My mother says that during the 1970s, The New York Times operated a chain of clothing stores in Cincinnati. Newspapers were once big and diversified, I know, but this seems really wrong. Should I worry about my mom’s memory? —CHANGING TIMES
The Doctor is emphatically, profoundly, and overwhelmingly unqualified to evaluate your mother. But she is correct about this: The New York Times, Inc., had numerous clothing store locations in Cincinnati between 1969 and 1977. Columbus and Louisville also had stores for a time. It’s no surprise that even back then, the company openly flaunted an anti-American attitude by featuring European-style fashions.
Special bulletin to Mom: the stores were fake news. The New York Times, Inc., was based in Walnut Hills and had absolutely no connection to the famous newspaper. For reasons unknown, it wasn’t until 1976 that the newspaper brought legal action against their stolen namesake. Perhaps the preceding years were so filled with relentless crises like the Pentagon Papers, Watergate, the Nixon resignation, fall of Saigon, and the deeply disturbing success of Paul McCartney’s “Silly Love Songs,” that they just couldn’t find the time.
When the newspaper finally cried foul, a federal judge ordered the stores to change their name, and the world soon had its first “failing New York Times.” Good riddance: the place didn’t even have a decent crossword puzzle.
I am new to Cincinnati and I love the town’s architecture. This includes City Hall, but something about that building puzzles me. It’s covered with crosses! Doesn’t that conflict with America’s church-state thing? Has there ever been a protest about it?
—HUNG UP ON THE CROSSES
Protest? City Hall is a protest magnet. Since its dedication in 1893, our magnificent edifice has seen demonstrations against every imaginable issue. Nobody, though, has ever protested the crosses perched atop and around the building itself, and for good reason: those are not crosses. Granted, they can look that way from the ground as you glance up while repeatedly circling the place, slowly deciding to mount a protest about parking.
Those things are called finials. Since antiquity, they have capped off towers, turrets, helmets, curtain rods, bedposts, lampshades, etc. Their beauty is only surpassed by their uselessness, and in the case of City Hall, their expense. It cost about $50,000 in 1974 to remove and repair several of them. A minor earthquake in 1980 sent another crashing to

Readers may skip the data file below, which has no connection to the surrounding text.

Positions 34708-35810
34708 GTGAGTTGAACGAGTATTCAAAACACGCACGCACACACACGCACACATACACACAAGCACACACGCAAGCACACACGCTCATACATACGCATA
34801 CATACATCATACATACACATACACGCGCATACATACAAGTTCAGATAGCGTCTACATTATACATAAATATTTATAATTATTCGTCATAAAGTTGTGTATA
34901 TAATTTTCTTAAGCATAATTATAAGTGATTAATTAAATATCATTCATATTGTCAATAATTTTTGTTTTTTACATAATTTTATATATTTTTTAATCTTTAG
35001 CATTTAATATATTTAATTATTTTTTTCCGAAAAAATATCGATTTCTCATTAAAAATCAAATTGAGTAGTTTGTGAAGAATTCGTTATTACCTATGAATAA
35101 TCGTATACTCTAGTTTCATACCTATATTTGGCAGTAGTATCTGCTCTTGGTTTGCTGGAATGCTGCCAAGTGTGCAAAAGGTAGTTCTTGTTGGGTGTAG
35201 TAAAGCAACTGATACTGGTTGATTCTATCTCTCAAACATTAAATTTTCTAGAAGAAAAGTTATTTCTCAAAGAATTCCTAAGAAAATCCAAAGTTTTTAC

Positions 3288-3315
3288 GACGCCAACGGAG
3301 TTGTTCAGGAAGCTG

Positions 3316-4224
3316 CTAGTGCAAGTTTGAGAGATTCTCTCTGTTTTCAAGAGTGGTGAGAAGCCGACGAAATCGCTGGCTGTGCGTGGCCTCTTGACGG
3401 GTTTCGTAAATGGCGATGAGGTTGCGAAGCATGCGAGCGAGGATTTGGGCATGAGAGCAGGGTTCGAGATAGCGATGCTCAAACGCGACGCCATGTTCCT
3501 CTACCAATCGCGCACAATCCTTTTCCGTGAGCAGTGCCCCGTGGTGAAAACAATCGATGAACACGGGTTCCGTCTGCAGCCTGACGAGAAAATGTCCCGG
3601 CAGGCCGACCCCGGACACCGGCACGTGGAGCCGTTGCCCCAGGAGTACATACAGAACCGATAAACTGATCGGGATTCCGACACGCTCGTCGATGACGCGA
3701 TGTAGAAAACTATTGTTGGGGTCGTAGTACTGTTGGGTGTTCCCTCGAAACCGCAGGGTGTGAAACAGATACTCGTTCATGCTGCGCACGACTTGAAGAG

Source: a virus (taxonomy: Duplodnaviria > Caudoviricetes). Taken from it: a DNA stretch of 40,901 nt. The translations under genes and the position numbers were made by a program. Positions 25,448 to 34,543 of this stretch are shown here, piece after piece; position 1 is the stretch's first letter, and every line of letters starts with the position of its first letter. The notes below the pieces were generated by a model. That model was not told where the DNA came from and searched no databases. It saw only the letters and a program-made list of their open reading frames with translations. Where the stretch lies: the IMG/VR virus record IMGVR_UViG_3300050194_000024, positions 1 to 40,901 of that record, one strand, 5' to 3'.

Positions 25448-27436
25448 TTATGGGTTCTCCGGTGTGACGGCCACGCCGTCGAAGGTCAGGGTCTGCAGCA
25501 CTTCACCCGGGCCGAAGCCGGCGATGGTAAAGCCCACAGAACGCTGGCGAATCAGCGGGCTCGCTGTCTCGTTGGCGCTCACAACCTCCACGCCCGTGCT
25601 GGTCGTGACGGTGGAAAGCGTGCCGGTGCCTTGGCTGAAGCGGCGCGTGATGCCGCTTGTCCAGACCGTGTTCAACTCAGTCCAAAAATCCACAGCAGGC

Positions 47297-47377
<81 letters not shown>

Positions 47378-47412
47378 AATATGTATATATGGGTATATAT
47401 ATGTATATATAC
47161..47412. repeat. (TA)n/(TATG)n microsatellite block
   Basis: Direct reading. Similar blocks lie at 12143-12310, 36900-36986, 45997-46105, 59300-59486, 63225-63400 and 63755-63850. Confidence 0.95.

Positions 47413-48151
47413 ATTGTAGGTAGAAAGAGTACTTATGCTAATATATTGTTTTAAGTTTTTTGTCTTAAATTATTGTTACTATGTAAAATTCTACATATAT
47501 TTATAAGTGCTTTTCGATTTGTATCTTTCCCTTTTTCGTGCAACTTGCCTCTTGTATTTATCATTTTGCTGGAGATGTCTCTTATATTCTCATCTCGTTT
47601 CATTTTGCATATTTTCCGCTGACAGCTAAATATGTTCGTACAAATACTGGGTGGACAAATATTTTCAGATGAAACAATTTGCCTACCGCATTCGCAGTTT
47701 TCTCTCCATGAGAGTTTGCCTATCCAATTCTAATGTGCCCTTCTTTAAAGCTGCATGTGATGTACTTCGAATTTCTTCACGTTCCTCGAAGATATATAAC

the sidewalk. The largest finial was the original iron one atop the bell tower, which was removed in the 1960s for fear of falling. Its fiberglass replacement, installed in 1989, weighs 1,000 pounds. That was almost 30 years ago, so cross yourself when circling nearby. It is your own finial to bear.
Would you be able to clarify where the west and east sides of town start, and if there is any part that could be considered central Cincinnati? This would settle a never-ending debate in my family. —WHICH SIDE ARE YOU ON
The settling of family debates is, like evaluating mothers (see above), stratospherically beyond the Doctor’s pay grade. Besides, everyone knows the exact place where Cincinnati’s east becomes west. Let’s all say it together, one two, three: Main Street! What? Yes, that was the city’s original dividing line for our east-to-west downtown streets. But 1895’s local government, in a spasm of let’s-look-busy, arrogantly shoved it over to Vine Street, simultaneously assigning new address numbers to every single property in the city. This was great news for the stationery/business card industry; not so much for everyone else.
Aside from the hard borders of municipalities such as Delhi or Norwood, our neighborhood boundaries are eternally fluid and subjective. For example: The corner of Audubon and Hoff, whose history the Doctor researched in his August 2017 column, was described over the decades as being in Walnut Hills, O’Bryonville, Pendleton, and the East End. Did the corner somehow move, or did people’s perceptions?
And so, if you decide to convene a “Central Cincinnati Club,” expect that its members will eventually come to blows over where and what that means. Also expect your family squabbles—this is just a hunch—to continue.